Tchaikovsky Sounds Funny: Book Review: "The Pennsylvanian"

Is this where I put in key words such as sex, lesbians, vampires, Christopher Lloyd and others things to which this blog do not pertain, but by putting them here, I may get hits from all the Christoper Lloyd lesbian vampire fans (and you know who you are)? This is the primarily humorous and occasionally rambling writings of Leon Tchaikovsky, humor writer. Enjoy.

Thursday, January 27, 2005

Book Review: "The Pennsylvanian"

Tchaikovsky Sounds Funny: January 2005

Students of Pennsylvania politics would do well to learn about Joseph Grundy, the subject of the Ann Hawkes Hutton biography “The Pennsylvanian”. There was a time, now past, when “grudyism” was a common political term, and it was usually not meant as complimentary. Who was Joseph Grundy and what was Grundyism? The book provides the answers.

The author is an avowed fan of Joseph Grundy, whom she knew, and this book is a defense of one of Pennsylvania’s most controversial political figures. While the view is slanted, the book still allows much insight into the life of Joseph Grundy.

Joseph Grundy, nicknamed “Mr. Pennsylvania”, raised more campaign contributions for political candidates in the first half of the 20th century than any other person, according to this book. As a founder and leader of the Pennsylvania Manufacturers Association, Joseph Grundy had a major say in what person the Republican Party nominated for Governor and was a major influence in the election of at least one President, Warren Harding. Not one to remain totally behind the scenes, Joseph Grundy also served briefly as one of Pennsylvania’s United States Senators.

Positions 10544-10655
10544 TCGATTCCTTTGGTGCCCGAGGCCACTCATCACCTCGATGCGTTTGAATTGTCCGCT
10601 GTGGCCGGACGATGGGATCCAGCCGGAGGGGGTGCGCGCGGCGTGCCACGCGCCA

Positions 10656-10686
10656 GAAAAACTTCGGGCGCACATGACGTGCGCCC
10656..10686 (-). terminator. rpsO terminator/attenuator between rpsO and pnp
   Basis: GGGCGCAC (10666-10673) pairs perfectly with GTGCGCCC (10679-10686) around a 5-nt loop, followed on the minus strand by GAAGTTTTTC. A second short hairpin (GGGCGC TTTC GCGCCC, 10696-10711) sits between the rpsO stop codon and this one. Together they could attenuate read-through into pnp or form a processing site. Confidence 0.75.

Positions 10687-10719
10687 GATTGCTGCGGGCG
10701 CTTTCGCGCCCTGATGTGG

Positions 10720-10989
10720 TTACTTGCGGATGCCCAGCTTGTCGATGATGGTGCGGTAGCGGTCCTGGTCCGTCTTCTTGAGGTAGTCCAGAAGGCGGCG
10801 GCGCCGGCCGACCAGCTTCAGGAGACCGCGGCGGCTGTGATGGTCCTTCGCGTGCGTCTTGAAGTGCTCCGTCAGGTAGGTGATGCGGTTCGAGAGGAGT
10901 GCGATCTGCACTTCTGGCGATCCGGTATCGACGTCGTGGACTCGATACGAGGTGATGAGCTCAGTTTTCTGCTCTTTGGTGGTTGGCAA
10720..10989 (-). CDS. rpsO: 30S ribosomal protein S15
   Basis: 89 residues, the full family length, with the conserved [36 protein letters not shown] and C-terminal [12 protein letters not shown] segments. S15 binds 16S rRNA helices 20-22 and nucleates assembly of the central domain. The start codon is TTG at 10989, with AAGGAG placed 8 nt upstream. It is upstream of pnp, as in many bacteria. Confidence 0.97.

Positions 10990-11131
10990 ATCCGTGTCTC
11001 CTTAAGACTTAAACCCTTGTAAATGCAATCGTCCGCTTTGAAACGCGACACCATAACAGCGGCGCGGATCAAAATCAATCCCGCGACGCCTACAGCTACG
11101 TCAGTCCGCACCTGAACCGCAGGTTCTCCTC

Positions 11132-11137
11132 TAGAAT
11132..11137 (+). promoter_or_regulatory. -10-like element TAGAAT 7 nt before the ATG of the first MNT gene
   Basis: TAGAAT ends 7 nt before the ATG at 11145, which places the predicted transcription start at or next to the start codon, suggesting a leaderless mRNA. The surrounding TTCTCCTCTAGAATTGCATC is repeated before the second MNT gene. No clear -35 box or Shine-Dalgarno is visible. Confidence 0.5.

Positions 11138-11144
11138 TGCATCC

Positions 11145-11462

Business interests dominated Pennsylvania politics (and still do?) and Joseph Grundy was an early organizer of state manufacturers to seek to influence politics. They advocated policies that helped their industries and rewarded likeminded politicians with their endorsements and, most importantly, with their campaign contributions. In particular, Joseph Grundy favored high tariffs to protect Pennsylvania manufacturers from the influx of foreign competitors. If a candidate wanted the stream of campaign funds that Joseph Grundy could produce, that candidate had better be a supporters of high tariffs.

Joseph Grundy began lobbying in 1897. At that time, Pennsylvania manufactured more products than 25 other states combined. Grundy even testified before a Senate committee arguing that “backward states” should not have as much say on tariffs as Pennsylvanians who contributed vastly more towards federal revenues. Grundy not only hobnobbed with Presidents and members of Congress, he returned on a local level where he served as a Republican poll watcher in Bucks County, missing only one election in 64 years before he retired as a Republican committee member at age 86. Further, he served on the Bristol Council for over 30 years.

Lobbyist Grundy feared the Pennsylvania legislature was going overboard in the 1910s by enacting stronger child labor laws. He urged leaders of Pennsylvania’s manufacturing community to join together so their combined strength could battle the emerging labor movement. By his argument, laws such as child labor laws were slowing the profits and expansion of Pennsylvania manufacturers and thus causing them to flee to other states. (Note: PMA continues using Grundy’s same arguments to this very day against any type of labor legislation.) In joining manufactures into a political organization, Grundy became the first President of the Pennsylvania Manufacturers Association in 1910. For those interested, the first dues were set at 10 cent for each employee a manufacturer had, and PMA business was decided according to one vote per each dollar of dues paid.